The most common and respected definitions of human trafficking are those identified and sanctioned by the United Nations (in its Protocol to Prevent, Suppress and Punish Trafficking in Person, Especially Women and Children) and the U.S. Congress (in the Trafficking Victims Protection Act of 2000). Both definitions focus heavily on the identification of forced labor and sex trafficking. This entry discusses the incidence, prevalence, and types of human trafficking, with a focus on women and children.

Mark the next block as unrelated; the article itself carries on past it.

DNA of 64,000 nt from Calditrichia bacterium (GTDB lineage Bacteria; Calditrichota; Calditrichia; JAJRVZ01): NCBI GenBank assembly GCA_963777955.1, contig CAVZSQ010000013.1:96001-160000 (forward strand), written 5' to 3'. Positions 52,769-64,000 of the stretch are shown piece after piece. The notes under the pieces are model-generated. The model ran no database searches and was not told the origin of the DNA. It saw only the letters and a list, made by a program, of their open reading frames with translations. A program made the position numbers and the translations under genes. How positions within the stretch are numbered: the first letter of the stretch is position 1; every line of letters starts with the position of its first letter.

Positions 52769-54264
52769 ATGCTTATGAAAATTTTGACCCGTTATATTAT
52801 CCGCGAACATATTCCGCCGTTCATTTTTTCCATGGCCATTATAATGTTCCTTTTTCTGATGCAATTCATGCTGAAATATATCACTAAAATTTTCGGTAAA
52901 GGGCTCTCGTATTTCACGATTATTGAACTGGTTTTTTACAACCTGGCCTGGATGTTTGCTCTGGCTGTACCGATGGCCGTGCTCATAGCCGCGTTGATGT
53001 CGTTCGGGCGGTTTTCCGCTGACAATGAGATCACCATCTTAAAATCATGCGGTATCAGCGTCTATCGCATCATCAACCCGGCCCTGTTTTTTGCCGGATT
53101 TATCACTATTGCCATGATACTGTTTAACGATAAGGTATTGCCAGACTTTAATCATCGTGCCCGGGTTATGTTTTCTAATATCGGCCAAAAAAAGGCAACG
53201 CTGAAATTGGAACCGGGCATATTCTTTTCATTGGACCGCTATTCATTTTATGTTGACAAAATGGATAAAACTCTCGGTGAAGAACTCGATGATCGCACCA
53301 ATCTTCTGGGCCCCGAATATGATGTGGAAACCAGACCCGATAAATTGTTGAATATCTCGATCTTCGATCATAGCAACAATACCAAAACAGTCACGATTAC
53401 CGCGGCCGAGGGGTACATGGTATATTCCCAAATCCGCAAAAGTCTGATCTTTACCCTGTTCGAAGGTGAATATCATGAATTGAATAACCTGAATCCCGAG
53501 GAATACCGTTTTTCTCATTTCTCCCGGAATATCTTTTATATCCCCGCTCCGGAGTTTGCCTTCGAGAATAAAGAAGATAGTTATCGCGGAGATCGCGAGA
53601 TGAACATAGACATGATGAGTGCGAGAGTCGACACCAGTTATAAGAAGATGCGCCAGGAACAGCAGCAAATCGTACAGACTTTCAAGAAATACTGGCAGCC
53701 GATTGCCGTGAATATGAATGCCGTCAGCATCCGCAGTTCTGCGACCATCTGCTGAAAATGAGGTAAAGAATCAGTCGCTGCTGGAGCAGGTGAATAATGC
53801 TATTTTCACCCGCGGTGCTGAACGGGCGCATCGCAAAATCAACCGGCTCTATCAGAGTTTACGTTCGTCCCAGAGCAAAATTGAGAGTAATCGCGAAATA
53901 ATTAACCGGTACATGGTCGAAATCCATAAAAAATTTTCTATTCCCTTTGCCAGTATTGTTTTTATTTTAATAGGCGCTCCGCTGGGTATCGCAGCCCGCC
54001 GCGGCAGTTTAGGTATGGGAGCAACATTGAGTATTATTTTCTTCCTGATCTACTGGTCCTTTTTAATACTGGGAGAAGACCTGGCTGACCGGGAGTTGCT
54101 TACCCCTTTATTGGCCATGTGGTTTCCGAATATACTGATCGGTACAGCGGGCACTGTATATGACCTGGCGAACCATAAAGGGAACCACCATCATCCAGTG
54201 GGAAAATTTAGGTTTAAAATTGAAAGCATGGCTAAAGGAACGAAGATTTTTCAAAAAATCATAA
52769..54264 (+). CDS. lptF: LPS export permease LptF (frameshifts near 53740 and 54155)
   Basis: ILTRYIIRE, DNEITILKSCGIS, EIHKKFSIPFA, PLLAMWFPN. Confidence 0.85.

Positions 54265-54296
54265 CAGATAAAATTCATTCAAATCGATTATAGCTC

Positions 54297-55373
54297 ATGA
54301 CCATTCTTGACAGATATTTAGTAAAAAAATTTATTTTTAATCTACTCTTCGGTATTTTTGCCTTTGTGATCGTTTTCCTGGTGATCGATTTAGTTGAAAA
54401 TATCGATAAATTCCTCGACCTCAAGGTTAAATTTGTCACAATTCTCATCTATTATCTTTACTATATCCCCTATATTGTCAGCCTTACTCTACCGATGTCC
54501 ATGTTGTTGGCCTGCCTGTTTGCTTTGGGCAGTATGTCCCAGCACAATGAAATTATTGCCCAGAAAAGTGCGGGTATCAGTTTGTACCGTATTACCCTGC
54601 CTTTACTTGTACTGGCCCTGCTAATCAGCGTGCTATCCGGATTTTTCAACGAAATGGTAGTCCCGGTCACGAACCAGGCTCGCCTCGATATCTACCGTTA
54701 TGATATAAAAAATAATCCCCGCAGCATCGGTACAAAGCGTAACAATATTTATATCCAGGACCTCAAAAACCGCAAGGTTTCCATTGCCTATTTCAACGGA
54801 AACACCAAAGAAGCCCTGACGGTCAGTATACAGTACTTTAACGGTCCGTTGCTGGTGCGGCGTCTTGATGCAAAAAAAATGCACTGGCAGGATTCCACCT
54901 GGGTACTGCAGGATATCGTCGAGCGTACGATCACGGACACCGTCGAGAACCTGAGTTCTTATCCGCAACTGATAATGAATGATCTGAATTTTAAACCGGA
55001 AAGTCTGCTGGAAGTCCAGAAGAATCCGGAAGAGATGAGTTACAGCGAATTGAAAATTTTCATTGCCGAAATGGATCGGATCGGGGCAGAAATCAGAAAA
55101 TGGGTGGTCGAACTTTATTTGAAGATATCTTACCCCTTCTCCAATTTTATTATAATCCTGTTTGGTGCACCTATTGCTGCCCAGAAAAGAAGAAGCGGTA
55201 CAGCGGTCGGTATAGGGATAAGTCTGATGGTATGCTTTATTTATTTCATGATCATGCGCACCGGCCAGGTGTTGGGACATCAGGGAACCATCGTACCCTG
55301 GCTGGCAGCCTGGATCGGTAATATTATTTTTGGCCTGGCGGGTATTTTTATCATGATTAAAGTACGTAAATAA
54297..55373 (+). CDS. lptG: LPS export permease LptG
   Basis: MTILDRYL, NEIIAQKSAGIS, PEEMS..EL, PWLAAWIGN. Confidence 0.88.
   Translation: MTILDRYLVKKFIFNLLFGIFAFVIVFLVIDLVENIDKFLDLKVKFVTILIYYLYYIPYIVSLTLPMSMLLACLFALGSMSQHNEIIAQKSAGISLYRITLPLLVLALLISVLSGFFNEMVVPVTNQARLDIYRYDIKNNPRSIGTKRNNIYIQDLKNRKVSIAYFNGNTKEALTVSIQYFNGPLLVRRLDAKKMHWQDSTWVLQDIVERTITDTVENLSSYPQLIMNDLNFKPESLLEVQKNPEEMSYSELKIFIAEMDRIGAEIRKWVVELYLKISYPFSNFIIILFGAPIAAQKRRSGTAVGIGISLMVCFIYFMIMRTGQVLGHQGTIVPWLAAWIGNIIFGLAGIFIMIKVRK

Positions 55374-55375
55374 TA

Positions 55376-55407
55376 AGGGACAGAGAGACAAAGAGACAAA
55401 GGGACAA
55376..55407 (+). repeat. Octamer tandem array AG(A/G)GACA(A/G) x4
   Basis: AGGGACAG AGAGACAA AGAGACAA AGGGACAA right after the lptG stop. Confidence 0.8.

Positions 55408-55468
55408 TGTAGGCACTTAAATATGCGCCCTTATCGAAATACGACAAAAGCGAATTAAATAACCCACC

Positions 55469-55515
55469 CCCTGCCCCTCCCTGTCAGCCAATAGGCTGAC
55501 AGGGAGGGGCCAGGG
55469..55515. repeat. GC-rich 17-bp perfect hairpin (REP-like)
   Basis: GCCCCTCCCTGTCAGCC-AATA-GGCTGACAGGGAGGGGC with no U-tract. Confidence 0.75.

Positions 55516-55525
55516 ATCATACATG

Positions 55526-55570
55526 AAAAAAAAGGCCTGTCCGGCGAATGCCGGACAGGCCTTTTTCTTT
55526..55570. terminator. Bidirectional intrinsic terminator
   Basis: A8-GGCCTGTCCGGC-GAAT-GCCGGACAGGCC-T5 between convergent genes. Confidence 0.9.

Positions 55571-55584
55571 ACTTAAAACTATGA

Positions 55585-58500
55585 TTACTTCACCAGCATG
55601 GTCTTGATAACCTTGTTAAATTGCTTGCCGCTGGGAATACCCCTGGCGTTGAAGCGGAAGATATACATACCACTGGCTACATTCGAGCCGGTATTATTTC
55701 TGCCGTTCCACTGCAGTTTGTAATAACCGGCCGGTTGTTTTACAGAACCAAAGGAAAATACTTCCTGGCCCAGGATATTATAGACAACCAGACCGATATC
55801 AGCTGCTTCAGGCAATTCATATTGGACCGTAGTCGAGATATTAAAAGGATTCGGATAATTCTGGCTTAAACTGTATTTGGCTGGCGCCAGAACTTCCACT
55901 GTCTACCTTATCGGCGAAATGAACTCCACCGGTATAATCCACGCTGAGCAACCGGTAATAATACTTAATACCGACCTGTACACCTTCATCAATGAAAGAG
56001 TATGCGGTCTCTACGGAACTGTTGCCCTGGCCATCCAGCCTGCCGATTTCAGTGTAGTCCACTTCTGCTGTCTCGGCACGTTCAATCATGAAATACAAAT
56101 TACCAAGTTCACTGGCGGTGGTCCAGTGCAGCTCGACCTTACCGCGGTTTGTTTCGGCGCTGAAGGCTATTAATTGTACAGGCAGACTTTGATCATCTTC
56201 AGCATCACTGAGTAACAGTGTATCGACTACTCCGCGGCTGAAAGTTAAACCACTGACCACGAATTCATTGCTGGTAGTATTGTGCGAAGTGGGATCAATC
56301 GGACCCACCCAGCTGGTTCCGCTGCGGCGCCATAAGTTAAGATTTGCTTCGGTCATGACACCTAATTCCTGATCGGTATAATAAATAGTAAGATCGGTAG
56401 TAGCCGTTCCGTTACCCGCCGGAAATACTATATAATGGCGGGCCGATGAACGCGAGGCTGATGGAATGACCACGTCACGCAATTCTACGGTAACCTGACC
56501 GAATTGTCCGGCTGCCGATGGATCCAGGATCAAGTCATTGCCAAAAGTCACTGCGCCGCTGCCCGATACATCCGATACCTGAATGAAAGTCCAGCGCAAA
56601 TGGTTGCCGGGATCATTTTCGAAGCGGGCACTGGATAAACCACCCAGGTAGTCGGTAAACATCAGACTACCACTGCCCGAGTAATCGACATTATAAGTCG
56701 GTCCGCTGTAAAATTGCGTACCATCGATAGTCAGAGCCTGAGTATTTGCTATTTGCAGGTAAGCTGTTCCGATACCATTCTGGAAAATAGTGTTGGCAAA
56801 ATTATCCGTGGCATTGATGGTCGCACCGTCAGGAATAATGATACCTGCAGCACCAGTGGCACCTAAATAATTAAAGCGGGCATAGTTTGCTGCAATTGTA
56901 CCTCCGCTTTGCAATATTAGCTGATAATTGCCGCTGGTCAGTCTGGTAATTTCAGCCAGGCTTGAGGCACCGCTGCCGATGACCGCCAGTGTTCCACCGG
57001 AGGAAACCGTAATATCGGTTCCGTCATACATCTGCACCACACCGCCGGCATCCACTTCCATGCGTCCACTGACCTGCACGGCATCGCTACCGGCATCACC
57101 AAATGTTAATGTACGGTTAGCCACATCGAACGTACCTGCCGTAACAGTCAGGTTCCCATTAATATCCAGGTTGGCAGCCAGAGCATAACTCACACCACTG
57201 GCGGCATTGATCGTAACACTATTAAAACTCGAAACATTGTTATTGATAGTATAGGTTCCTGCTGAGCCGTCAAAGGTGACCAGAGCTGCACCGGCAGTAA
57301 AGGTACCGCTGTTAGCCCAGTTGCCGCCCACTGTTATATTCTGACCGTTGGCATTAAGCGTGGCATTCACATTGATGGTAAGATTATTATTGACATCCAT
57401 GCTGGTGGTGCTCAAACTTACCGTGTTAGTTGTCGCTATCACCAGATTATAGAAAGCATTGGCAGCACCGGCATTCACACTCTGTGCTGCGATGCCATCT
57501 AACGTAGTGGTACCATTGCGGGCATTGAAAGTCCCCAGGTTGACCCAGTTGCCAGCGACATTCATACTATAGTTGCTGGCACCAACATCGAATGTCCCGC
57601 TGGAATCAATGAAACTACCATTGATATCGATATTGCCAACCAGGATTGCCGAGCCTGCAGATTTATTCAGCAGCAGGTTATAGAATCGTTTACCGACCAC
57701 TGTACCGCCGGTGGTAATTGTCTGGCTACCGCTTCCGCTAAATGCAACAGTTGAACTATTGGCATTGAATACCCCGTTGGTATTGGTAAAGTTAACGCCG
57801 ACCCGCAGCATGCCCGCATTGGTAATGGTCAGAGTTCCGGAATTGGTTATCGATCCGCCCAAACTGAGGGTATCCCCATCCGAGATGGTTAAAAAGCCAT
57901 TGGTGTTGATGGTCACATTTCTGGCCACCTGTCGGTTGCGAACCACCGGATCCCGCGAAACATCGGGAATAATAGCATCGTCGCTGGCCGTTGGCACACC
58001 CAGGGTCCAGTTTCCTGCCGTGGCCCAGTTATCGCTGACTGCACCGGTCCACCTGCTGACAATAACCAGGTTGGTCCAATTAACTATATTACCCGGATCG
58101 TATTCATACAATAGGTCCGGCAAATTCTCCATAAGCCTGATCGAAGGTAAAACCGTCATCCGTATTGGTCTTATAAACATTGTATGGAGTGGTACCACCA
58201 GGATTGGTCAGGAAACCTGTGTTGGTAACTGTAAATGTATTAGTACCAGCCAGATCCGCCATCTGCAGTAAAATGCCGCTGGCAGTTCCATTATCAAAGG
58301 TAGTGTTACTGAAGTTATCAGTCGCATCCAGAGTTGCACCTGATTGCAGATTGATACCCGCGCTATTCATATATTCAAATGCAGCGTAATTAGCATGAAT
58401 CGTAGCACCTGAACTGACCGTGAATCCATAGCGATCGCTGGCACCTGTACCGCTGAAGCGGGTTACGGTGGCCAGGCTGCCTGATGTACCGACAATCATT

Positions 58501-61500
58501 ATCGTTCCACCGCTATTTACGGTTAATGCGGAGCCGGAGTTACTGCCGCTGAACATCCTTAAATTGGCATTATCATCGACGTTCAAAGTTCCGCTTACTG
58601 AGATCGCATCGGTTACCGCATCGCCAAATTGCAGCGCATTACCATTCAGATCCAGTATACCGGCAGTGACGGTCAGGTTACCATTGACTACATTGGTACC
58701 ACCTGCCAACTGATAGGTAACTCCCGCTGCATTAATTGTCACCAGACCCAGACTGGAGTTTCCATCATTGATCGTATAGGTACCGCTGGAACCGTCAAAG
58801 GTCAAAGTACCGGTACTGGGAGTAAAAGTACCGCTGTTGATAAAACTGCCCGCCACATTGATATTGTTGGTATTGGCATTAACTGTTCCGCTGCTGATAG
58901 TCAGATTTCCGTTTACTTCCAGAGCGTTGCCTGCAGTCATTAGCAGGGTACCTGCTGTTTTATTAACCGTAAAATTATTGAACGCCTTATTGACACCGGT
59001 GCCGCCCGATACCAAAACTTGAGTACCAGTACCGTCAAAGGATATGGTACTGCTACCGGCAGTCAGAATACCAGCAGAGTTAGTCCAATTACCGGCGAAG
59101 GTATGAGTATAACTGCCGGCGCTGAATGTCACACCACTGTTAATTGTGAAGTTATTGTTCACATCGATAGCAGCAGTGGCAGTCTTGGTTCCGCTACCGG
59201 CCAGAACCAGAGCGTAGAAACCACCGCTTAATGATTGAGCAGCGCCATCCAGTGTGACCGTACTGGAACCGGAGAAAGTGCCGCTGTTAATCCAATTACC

The U.S. Congress classifies severe forms of human trafficking as

  • sex trafficking in which a commercial sex act is induced by force, fraud, or coercion, or in which the person induced to perform such act has not attained 18 years of age; and
  • the recruitment, harboring, transportation, provision, or obtaining ...
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